Reliving a Grand adventure
Special to the Sun
Editor’s note: Kip Garre, a 10-year resident of Squaw Valley, recently returned from a ski trip to Wyoming’s Grand Teton National Park, where he and friend Andrew Eisenstark summitted and skied the Grand Teton.
Not being content with the ski season coming to an end, Andrew Eisenstark and I opened our hit list book and searched for a ski route that would help us ease into the warm temps of summer.
We wanted to ski the Grand Teton ” the tallest peak in Wyoming’s Grand Teton National Park ” but told ourselves that our goal was just to enjoy some backcountry skiing in the area.
Though it was still early in the season to be attempting the Grand, we packed up our gear and headed east, trying to be realistic about the weather and conditions. Upon driving over Teton Pass and getting our first look into the Jackson Valley, we were excited to be there but a little concerned by the size of the snow banks at 8,200 feet.
The Grand Teton has been labeled a test piece for ski mountaineering in the lower 48 states. It is a complete ski descent that involves ice climbing, route finding and about 7,000 feet of hiking to reach the 13,770-foot summit.
Then you get to ski down.
Any picture of the Tetons leaves most ski mountaineers dreaming of all the lines that get plastered with snow. There are so many perfect ski runs in the park, I would recommend a trip here to anyone who wants to check out some new terrain. The town of Jackson is a perfect complement to the Tetons, with lots of local brew and plenty of good places to eat.
Packing up, we knew that we should bring all the gear required to climb the Grand just in case the weather and conditions allowed us to head in that direction. We had other options and felt comfortable about skiing any of the other lines in Garnet Canyon, gateway to the Grand.
After slogging our heavy packs and skis through the dirt and woods, we finally got to a place to camp and got a good view of the Grand and Middle Tetons. The weather was not looking good ” rain, wind and a little snow, not much sun or fun. We decided while setting up camp that if the weather wasn’t better in the morning we would have to abort our plans for the Grand and try something with fewer hazards.
The morning skies were clear enough to send us packing for the Grand, making our way onto the Teepee Glacier.
We had already decided that the guidebooks for this area are slightly vague and that route-finding was going to be an issue. With a little bit of extra climbing and backtracking we made our way to the bottom of the Stettner Couloir.
From here we felt more confident in the route but less in the weather. Occasional breaks in the clouds kept us moving forward.
After two pitches of ice climbing we were in the Chevy Couloir, which is the way to the summit. Comfortable about retreat, if necessary, we headed up another two pitches of ice and could see toward the top.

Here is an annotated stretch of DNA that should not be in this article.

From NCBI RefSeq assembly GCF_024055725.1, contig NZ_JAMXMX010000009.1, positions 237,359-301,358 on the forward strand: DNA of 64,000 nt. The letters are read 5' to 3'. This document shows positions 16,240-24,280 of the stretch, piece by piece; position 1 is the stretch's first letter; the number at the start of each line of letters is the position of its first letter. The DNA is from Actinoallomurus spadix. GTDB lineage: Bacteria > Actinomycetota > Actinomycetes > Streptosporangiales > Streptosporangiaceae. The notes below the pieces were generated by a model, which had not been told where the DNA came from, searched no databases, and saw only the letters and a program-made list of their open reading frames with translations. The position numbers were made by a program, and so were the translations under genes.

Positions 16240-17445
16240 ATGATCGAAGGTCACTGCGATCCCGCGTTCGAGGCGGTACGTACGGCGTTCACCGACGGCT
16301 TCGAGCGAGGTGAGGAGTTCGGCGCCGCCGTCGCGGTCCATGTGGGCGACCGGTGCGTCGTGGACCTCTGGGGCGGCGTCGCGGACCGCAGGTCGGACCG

It was funny how it worked: We were way behind schedule but the clouds had kept the route in good shape. The weather was starting to clear and soften up the snow ” perfect timing. Some deep boot packing brought us to the summit and a break in the clouds gave us some beautiful views of the town and Snow King Resort Ski Area.
Like most ski mountaineers, we found ourselves feeling more comfortable once we clicked into our ski bindings. Knowing that we still had some serious hazards on the descent, we kept from getting to excited and confidently started down.
Off the summit we enjoyed 1,000 feet of 50-degree skiing over lots of exposure.
Soft snow allowed us to ski all the way down into the Chevy Couloir, where we were forced to repel into the Stettner Couloir and downward.
Below the Stettner we were able to carve some nice turns in the corn snow for the next 2,000 feet back to camp. Looking back to the summit face, we could now make out our turns and felt good about our decision to tackle the summit in the adverse weather.
Hiking out felt good as we reveled in our accomplishment.
In 1971 Bill Briggs shocked the ski mountaineering community by becoming the first person to ski off the summit of the Grand Teton.
No one believed it was possible at the time.
Today, the Grand gets skied occasionally when weather and conditions allow. We felt lucky to show up and leave our tracks on the Grand.
Kip Garre spends most of his winters skiing, figuring out where to ski and working so he has money to go skiing. He works in the spring as a guide for Points North Heli-Adventure in Alaska and paints houses in the summer when not mountain biking, climbing, running and skydiving. Andrew Eisenstark has lived in the Tahoe area for four years and spent this past winter coaching for the Sugar Bowl freeride team.
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